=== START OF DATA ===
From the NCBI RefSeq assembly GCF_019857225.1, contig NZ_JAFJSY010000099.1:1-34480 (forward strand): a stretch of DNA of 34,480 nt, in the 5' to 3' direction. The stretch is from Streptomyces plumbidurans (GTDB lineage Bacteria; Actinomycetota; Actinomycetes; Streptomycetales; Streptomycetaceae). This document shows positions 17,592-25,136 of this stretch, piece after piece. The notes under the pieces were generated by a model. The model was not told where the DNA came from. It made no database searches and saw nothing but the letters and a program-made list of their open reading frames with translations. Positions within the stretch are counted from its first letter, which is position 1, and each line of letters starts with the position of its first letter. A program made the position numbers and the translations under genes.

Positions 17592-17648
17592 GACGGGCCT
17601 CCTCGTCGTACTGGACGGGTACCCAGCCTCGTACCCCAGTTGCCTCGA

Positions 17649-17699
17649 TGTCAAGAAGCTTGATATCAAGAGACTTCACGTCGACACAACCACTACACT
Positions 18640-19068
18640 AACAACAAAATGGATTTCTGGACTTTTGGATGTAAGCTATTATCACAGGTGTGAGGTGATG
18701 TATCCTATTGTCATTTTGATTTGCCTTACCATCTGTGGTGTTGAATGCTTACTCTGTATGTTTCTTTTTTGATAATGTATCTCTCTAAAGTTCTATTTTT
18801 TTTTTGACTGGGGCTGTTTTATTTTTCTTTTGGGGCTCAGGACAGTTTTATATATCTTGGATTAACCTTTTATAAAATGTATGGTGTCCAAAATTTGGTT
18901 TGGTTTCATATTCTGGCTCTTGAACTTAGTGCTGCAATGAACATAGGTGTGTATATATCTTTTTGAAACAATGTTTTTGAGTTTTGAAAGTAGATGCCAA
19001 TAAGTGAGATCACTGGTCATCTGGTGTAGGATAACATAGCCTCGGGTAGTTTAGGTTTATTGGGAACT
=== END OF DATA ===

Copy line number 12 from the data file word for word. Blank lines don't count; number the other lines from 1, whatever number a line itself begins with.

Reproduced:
19001 TAAGTGAGATCACTGGTCATCTGGTGTAGGATAACATAGCCTCGGGTAGTTTAGGTTTATTGGGAACT